“In terms of the substance, the parties’ pleadings will speak for themselves,” she said.

A thrust of the lawsuits is that the court must not focus on the end product — the drawing of new maps for Washington’s 10 congressional and 49 legislative districts — but the process the commission followed to get where it did.

It was messy.

The four voting members of the commission gathered at 7 p.m. Nov. 15, facing a deadline of 11:59 p.m. to approve final maps and resolutions, and send them to administrators of the state House and Senate.

While the meeting was conducted virtually, and televised on TVW, the quartet — Democrats April Sims and Brady Walkinshaw Pinero, and Republicans Joe Fain and Paul Graves — were themselves at a hotel.

In the course of the five-hour meeting, commissioners negotiated privately off-camera, in groups of two. There was no discussion or deliberation in public before they cast a series of votes to seemingly carry out their duties.

“Great job, everybody. Congratulations,” Augustine, the panel’s non-voting chair, said that evening before ending the meeting.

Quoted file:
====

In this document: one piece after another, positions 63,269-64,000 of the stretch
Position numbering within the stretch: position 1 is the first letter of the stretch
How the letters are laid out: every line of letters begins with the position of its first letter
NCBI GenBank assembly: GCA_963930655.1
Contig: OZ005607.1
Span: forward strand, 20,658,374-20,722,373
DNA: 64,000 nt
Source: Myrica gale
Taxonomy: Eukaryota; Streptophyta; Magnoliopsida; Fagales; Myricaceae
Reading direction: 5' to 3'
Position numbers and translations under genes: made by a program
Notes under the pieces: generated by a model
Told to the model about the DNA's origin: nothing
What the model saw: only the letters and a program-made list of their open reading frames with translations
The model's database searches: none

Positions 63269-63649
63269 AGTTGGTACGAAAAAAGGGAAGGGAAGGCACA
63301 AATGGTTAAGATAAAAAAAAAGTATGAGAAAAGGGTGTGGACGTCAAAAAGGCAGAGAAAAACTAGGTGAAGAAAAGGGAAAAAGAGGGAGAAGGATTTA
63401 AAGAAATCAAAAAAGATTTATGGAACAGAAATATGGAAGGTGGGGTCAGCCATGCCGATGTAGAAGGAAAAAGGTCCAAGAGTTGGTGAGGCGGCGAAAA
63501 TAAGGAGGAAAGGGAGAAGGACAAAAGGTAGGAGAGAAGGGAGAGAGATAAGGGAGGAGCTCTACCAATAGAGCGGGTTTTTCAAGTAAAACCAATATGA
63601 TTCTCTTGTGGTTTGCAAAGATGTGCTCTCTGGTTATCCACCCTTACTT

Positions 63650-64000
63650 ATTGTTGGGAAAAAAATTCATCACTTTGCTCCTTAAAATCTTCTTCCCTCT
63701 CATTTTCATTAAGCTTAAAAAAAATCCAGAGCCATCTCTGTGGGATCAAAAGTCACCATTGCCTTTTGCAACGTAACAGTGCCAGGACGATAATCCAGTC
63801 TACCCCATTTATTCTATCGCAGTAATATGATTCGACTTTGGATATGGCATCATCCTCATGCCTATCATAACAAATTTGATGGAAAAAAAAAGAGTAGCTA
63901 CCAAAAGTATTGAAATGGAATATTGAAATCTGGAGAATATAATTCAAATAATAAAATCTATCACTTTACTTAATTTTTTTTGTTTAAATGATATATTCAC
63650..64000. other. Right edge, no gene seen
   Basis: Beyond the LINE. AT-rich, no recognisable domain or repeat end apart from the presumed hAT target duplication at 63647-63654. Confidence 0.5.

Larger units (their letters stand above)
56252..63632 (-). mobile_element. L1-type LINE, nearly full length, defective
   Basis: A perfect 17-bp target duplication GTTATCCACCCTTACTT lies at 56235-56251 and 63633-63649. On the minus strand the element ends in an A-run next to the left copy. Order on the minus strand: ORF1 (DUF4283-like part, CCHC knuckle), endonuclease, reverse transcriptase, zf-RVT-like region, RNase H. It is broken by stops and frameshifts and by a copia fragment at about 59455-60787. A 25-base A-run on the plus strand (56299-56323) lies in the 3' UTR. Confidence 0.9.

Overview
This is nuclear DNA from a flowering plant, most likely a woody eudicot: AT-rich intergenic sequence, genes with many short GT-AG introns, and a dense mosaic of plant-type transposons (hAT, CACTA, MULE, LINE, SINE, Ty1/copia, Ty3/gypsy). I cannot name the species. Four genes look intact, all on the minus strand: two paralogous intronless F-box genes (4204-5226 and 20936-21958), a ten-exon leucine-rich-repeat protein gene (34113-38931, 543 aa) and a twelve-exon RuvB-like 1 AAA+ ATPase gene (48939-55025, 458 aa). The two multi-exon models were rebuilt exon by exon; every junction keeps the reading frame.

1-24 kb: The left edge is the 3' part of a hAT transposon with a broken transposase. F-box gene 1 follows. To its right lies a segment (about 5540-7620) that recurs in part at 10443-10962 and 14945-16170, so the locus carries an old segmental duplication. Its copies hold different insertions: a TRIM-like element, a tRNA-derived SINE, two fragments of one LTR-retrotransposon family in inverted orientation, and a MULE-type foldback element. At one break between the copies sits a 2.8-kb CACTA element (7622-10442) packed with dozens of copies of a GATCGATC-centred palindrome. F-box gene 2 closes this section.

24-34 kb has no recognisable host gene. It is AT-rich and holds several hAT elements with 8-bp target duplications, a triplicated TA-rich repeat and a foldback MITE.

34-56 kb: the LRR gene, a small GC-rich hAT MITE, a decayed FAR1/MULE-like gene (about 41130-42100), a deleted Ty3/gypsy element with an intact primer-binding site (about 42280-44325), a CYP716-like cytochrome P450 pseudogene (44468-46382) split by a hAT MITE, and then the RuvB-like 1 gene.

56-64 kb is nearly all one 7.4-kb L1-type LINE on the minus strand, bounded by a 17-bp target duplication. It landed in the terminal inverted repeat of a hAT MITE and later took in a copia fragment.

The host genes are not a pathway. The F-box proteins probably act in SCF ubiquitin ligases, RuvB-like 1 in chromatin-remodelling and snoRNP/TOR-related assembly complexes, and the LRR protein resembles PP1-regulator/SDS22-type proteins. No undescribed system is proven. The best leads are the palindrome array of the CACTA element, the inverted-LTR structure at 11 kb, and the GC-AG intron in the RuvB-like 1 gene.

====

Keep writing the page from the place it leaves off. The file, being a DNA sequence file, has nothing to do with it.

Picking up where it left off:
Augustine had said earlier in the evening the actual maps still needed to be drawn and that they should be done by “sunrise.” None were posted until late the next day.

By then it was clear they had not completed their work, shifting the responsibility to the Supreme Court.

On Dec. 3, the court signed off on the commission’s work. The two lawsuits aim to change the minds of justices.

If the court finds the redistricting plans are valid, they will be sent to the Legislature, which will have until Feb. 10 to amend them. Any revisions require support of two-thirds of each chamber.

Should justices rule that the plans are invalid, they will have until April 30 to produce final plans. Those could be the very ones drawn up by the commission. The Legislature would not have any role.

Once final maps are adopted, the boundaries will be in force for elections from 2022 through 2031.